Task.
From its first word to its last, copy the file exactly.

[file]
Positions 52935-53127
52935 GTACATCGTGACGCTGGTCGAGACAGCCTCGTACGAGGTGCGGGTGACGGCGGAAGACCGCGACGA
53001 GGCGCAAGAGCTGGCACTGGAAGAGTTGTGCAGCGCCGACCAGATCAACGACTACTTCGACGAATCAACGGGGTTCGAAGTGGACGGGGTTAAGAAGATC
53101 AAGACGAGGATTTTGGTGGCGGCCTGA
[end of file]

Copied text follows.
Positions 52935-53127
52935 GTACATCGTGACGCTGGTCGAGACAGCCTCGTACGAGGTGCGGGTGACGGCGGAAGACCGCGACGA
53001 GGCGCAAGAGCTGGCACTGGAAGAGTTGTGCAGCGCCGACCAGATCAACGACTACTTCGACGAATCAACGGGGTTCGAAGTGGACGGGGTTAAGAAGATC
53101 AAGACGAGGATTTTGGTGGCGGCCTGA